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Frankie Avalon




Showroom at the South Point

September 28, 2018 - Friday  7:30pm Tickets from $45.00 +tax & fee
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September 29, 2018 - Saturday  7:30pm Tickets from $45.00 +tax & fee
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September 30, 2018 - Sunday  7:30pm Tickets from $45.00 +tax & fee
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By the time he was 12, Avalon began making appearances on U.S. television for his trumpet prowess, and as a teenager, played with Bobby Rydell in a band known as Rocco and the Saints. In 1959, his songs "Venus" and "Why" both went to number one on Billboard magazine's Hot 100. Indeed, "Why" was the last #1 hit of the 1950s. Avalon had 31 charted Billboard U.S. singles during his career from 1958 to late 1962, with most of the hits written and/or produced by Bob Marcucci, head of Chancellor Records. In 1964, he was one of the artists to help open the Circle Star Theater in San Carlos, CA.

In his acting, he was best known for his starring roles in the teenage Beach Party film genre, though he also had straight dramatic parts in films such as The Alamo as well as Voyage to the Bottom of the Sea. Avalon also appeared in nearly two-dozen TV episodes, including a role in "The Patty Duke Show" titled "A Foggy Day in Brooklyn Heights," appearing as himself (Frankie Avalon). Later, he became the U.S. national television spokesperson for Sonic Drive-In.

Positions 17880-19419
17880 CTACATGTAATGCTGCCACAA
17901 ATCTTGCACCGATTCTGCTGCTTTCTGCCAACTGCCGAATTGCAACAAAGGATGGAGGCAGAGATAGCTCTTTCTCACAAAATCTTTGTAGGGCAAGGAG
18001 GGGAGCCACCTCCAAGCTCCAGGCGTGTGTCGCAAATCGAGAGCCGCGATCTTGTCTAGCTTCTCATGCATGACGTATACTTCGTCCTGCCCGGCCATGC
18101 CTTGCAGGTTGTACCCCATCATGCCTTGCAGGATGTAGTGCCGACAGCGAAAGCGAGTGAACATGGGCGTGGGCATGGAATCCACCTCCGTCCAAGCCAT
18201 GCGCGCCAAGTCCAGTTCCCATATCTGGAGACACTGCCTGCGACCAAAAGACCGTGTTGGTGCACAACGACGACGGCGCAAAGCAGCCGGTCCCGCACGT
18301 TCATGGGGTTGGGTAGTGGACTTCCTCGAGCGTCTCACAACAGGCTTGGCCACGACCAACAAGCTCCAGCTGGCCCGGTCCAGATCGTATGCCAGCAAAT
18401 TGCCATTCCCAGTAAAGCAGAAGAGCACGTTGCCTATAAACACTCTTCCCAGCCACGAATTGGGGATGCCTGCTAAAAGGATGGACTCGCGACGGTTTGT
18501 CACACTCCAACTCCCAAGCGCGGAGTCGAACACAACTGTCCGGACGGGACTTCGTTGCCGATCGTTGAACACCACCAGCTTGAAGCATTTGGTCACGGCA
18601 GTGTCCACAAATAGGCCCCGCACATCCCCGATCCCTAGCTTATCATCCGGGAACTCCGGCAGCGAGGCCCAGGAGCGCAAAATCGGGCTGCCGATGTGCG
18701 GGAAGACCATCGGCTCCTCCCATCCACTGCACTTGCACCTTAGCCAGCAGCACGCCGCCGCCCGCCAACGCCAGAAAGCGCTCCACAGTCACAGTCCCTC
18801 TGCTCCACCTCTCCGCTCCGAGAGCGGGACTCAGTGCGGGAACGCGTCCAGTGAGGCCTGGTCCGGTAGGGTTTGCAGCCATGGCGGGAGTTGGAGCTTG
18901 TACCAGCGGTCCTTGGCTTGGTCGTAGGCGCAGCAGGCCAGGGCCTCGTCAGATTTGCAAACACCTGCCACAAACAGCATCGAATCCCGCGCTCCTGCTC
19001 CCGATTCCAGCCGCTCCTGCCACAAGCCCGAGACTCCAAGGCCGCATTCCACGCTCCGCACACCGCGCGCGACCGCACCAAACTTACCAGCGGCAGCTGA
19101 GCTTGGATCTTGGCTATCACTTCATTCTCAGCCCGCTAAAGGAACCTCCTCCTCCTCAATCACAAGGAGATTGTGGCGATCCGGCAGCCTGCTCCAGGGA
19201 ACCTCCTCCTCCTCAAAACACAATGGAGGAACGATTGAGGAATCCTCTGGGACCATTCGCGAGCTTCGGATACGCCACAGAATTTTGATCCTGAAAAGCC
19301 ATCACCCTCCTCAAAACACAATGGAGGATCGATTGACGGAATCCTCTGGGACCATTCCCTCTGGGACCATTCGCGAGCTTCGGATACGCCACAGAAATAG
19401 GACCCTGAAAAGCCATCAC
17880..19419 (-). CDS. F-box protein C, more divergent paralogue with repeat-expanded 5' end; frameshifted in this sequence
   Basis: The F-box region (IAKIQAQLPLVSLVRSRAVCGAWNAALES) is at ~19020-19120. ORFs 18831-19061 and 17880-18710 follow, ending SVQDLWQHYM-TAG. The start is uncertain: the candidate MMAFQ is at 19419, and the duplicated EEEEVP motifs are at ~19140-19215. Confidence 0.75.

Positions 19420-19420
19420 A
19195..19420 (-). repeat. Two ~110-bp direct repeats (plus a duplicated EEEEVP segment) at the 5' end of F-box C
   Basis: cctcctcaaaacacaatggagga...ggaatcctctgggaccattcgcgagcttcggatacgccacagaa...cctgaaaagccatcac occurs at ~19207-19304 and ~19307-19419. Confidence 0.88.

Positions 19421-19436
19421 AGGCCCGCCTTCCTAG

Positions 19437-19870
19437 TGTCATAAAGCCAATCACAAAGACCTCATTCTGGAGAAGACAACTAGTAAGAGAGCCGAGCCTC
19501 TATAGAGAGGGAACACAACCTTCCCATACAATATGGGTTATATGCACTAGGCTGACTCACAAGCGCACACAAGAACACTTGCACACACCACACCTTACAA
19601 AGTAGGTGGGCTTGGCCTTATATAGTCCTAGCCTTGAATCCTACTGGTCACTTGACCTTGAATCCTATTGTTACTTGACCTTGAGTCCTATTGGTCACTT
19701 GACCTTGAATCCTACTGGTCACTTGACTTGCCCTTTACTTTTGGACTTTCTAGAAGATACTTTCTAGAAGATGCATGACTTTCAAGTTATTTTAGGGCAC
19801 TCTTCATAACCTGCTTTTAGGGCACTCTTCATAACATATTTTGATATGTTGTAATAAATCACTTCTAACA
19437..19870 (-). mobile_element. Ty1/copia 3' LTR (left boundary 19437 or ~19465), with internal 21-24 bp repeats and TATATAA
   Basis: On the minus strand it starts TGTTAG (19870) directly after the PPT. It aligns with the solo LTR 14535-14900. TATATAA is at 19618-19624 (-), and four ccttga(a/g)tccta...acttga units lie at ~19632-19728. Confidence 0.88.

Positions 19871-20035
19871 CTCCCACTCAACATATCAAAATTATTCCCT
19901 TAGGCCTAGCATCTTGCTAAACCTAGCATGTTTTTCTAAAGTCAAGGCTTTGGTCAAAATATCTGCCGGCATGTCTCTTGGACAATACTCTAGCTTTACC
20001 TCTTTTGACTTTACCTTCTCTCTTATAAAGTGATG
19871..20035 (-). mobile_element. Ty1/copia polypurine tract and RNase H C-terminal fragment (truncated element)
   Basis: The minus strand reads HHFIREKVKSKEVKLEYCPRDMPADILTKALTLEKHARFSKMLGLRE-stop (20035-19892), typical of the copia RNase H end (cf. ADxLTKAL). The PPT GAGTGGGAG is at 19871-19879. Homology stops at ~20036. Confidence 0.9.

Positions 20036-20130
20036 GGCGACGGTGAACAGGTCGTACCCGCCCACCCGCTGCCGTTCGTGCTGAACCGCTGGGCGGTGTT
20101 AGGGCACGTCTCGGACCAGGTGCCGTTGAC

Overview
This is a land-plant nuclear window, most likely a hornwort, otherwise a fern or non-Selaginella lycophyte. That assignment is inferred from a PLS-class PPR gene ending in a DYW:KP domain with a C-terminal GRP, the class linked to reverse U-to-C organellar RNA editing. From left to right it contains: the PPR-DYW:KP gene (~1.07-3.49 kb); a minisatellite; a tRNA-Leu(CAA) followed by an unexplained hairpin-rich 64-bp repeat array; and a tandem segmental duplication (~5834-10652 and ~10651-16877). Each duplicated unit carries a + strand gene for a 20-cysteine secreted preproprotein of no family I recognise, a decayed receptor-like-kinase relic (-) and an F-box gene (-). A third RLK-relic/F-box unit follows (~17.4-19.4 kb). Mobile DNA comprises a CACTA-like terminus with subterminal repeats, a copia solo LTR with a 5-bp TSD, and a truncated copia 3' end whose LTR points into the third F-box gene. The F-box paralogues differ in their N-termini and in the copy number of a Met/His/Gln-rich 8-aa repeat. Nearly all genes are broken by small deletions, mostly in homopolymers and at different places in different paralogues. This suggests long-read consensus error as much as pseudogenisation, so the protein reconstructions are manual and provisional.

The 1980 film The Idolmaker, written by Gene Kirkwood and directed by Taylor Hackford, was a thinly-disguised biography of Frankie Avalon (called "Tommy Dee" in the film) as well as 1950s teenage star Fabian (called "Caesare" in the film), as well as songwriter/producer Marcucci (called "Vinnie Vacarri" in the film). In the movie version, Tommy Dee clashes frequently with the producer and younger singer Caesare, whom he feels threatens his career as an upstart. Eventually, both "Dee" and "Caesare" quit the label, but both their record careers collapse, just as the British Invasion begins. The real-life Fabian threatened a lawsuit at the time of the film's release, though the filmmakers insisted that the film presented only fictional characters (though Marcucci was a paid consultant on the film). Avalon later denied most of the movie's events in interviews.

Frankie Avalon married Kathryn Diebel on January 19, 1963. She was a former beauty pageant winner, and Avalon met her while playing cards at a friend's house. He told his friend that Kay was the girl he was going to marry. His agent warned Avalon not to marry, as it would spoil his teen idol mystique, but Avalon ignored his advice. Still together, the couple has eight children--in order of age, they are Frankie Jr., Tony, Dina, Laura, Joseph, Nicolas, Kathryn and Carla. They also have 10 grandchildren. Frankie Jr. is a drummer and Tony, the second oldest son, currently plays guitar and teaches at the Paul Green School of Rock; both still tour and perform with their father.

In 1987 Avalon and Annette Funicello returned to the movies, with the aptly titled Back to the Beach. Not long afterwards, Funicello was diagnosed with MS, and retired from acting.

He regularly guest stars in stage productions of Grease in the role of Teen Angel (a role he played in the popular 1978 film adaptation) and Tony n' Tina's Wedding as a characterized version of himself. Additionally, in 2007, he performed the song "Beauty School Dropout" with the four remaining female contenders (Kathleen Monteleone, Allie Schulz, Ashley Spencer, and winner Laura Osnes) for the role of Sandy on the NBC television reality show Grease: You're the One that I Want!. Also, his first son, Frank B Avalon Jr., frequently plays the drums on tour with his father.



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